11. A pellet mill comprising a housing including parallel front and rear walls and end walls connecting said front and rear walls; two pairs of aligned bearing housings and included bearings in said front and rear walls, the one pair being displaced substantially 120 degrees from the other pair about a central axis; a fixed location extrusion roll supporting shaft journalled in each pair of aligned bearings and extending through said front wall; an extrusion roll mounted on each of said shafts; means for adjustably supporting a third extrusion roll, said means including a shaft extending through said front wall at a location such that the axis of said shaft can describe a path substantially along the mid-line between said aformentioned rolls; means for driving said rolls, said means including a sprocket on each of said roll shafts, a sprocket chain encircling said sprockets in engagement therewith; and means for tensioning said sprocket chain.


17. A pellet mill comprising a base; a housing on said base including front and rear walls and end walls connecting said front and rear walls; two pairs of aligned bearing housings and included bearings in said front and rear walls; a fixed location extrusion roll supporting shaft journalled in each pair of aligned bearings and extending through said front wall; an extrusion roll mounted on each of said shafts; means for adjustably supporting a third extrusion roll for adjustment toward and away from said fixed location rolls, said means including a roll supporting shaft; an extrusion roll journalled on said adjustable supporting means shaft; means for sealing said fixed location roll shafts in said front wall; and means for sealing said adjustable supporting means shaft in said front wall; a cylindrical die adapted to fit over and be supported by said extrusions rolls; said die having its compression side recessed to receive all of said compression rolls when said adjustable roll is adjusted outwardly and thereby retain said die about said rolls and form a die chamber; said roll adjustment means having a range of inward adjustment sufficient, in and of itself, to release said die for removal from said rolls; and means for feeding extrudable material to said die chamber.


Claims 20, 21 and 22 do not call for the sprocket type drive for the rolls set out in claim 11 or the sealing means recited in claim 17. They further differ from claim 11 by reciting, as does claim 17, that the inner side of the die is recessed.


The sole issue is whether the appealed claims are obvious over Bonnafoux in view of other prior art including:


  Churchward                     1,153,372         Sept. 14, 1915
  Ballot                         1,662,229         Mar.  13, 1928
  Meakin                         2,391,638         Dec.  25, 1945
  Italian patent                   504,930         Dec.  14, 1954

The Bonnafoux machine is illustrated in Figures 3, 4 and 5, reproduced below:


NOTE: OPINION CONTAINING TABLE OR OTHER DATA THAT IS NOT VIEWABLE In Bonnafoux, a rotary die 110 having radial slots is mounted on and rotated by three cooperative rolls 106 engaging its inner periphery. The rolls are disposed at positions 120 degrees apart between plates or walls 67 and 80 in a pellet mill housing 60 to which is supplied feed grain or like material to be formed into pellets. Each roll is mounted on the end of a drive shaft 98 rotatably supported between bearings in a mounting block 62 and adjustment plate 140 which are spaced horizontally. The shafts are each rotated from a motor-driven gear reducer 32 by means including a transmission shaft 164 having universal joints 58 and 162 at its ends.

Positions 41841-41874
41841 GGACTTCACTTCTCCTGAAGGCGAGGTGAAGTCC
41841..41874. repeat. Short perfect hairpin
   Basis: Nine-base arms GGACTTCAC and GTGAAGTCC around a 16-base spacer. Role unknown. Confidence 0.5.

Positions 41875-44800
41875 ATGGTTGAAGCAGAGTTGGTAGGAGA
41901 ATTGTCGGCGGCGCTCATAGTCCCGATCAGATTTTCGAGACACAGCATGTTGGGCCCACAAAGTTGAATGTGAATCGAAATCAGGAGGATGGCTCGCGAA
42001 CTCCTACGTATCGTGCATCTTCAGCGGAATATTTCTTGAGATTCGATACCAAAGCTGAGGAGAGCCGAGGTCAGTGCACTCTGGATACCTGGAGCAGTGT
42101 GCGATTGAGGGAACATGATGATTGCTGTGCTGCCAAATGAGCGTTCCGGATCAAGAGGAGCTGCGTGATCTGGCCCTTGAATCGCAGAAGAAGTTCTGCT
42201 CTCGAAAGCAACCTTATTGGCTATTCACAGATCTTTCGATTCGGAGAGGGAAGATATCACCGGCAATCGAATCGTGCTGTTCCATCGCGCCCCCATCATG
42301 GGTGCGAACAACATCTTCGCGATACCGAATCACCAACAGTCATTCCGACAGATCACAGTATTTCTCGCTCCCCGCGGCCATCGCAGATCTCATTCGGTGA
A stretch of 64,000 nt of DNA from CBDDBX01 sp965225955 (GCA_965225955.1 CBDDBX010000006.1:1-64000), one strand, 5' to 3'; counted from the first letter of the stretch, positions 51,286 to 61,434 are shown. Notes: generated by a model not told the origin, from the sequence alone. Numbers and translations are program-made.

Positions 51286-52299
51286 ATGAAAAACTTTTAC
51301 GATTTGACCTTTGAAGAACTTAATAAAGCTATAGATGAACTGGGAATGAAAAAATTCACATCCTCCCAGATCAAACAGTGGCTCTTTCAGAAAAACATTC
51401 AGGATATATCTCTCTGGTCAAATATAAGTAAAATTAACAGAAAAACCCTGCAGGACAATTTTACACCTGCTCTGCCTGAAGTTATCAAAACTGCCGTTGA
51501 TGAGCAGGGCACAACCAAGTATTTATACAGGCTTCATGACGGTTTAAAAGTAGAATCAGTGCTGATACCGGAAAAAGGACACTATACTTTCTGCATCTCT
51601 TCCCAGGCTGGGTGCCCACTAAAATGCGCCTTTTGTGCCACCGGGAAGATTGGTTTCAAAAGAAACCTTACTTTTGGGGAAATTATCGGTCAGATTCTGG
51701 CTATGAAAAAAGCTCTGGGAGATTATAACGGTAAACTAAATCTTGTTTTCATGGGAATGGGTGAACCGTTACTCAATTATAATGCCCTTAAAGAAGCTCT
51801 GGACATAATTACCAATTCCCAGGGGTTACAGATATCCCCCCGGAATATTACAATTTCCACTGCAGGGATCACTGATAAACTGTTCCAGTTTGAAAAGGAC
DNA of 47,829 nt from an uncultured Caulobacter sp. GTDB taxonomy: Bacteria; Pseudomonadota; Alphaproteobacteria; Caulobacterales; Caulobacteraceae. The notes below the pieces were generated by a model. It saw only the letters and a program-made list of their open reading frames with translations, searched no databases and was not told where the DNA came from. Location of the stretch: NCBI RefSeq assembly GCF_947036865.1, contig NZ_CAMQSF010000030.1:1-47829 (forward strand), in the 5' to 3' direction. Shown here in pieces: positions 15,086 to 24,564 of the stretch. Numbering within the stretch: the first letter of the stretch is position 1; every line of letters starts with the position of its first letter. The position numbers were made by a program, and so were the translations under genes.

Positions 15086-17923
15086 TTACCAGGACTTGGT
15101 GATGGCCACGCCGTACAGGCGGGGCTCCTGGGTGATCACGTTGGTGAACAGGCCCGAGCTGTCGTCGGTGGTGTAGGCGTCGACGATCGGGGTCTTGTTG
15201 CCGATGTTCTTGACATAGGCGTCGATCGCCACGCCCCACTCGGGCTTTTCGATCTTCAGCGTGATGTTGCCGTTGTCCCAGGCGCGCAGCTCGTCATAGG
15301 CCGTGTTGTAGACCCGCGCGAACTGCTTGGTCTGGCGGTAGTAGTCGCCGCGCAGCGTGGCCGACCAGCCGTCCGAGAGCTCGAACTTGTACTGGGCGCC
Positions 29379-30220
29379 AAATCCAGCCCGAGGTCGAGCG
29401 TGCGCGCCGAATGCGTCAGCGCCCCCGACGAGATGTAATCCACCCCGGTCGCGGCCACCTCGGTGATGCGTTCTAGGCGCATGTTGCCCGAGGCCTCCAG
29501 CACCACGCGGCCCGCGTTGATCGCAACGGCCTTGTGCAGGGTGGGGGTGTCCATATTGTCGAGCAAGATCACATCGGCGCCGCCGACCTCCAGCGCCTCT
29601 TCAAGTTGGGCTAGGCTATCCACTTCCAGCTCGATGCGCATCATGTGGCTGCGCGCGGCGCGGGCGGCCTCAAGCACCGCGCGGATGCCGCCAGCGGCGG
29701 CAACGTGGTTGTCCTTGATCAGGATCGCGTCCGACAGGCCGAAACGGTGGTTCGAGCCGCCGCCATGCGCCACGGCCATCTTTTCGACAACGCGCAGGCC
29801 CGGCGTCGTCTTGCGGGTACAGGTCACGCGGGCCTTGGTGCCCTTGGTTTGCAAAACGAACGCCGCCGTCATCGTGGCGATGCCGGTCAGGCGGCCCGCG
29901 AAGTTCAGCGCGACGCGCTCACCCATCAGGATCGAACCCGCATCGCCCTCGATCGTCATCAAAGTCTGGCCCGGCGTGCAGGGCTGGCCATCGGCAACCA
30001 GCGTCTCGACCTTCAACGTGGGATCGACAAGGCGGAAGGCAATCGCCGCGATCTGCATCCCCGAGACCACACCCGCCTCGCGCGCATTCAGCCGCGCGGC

Located around each shaft 98 and extending into bores 142 and 64 in the adjustment plate 140 and the mounting block 62, respectively, is an adjustment sleeve 144 whose opposite ends are provided with sockets 146 formed on centers eccentric with the sleeve to permit radial adjustment of the drive shafts 98 and the rolls 106 thereon. A roller thrust bearing 148 journals the right hand end of each shaft 98 in the adjustment sleeves 144 and a ball bearing 150 is located in the left-hand socket 146 of the sleeve to journal the left-hand extremity of the shaft. An adjustment flange 154 is formed integrally with each sleeve and secured in position with the adjustment plate 140 by a plurality of bolts 156 in elongated slots in the flange. Thus the positioning of each of the rolls 106 toward or away from the inside of the die 110 can be accomplished by rotating the adjustment flange 154 to rotate the sockets 146 with respect to the bearings 148 and 150 and thus adjust the centers of the sockets with respect to the center of the drive shaft 98.


Ballot, Churchward and the Italian patent relate to continuous belt type means for driving generators, pumps, starters and the like from an engine or motor. Each arrangement provides means for maintaining the belt element under tension and in Ballot that element is a sprocket chain.


The Meakin patent discloses a pellet mill utilizing a circular die and cooperating roll and including a gasket arrangement for sealing the wall of the mill about the opening through which the drive shaft for the roll extends.


The examiner rejected claim 11 as unpatentable over Bonnafoux in view of Ballot, Churchward or the Italian patent and claims 17, 20, 21 and 22 on Bonnafoux under 35 U.S.C. § 103, with a further rejection of claim 17 on Bonnafoux in view of Meakin. The board found no error in those rejections.


More specifically, the basis for the rejection of claim 11 is that Bonnafoux discloses all of the structure recited in the claim with the exception of the chain drive and that it would be obvious to substitute such a drive in view of any of the secondary references cited against it.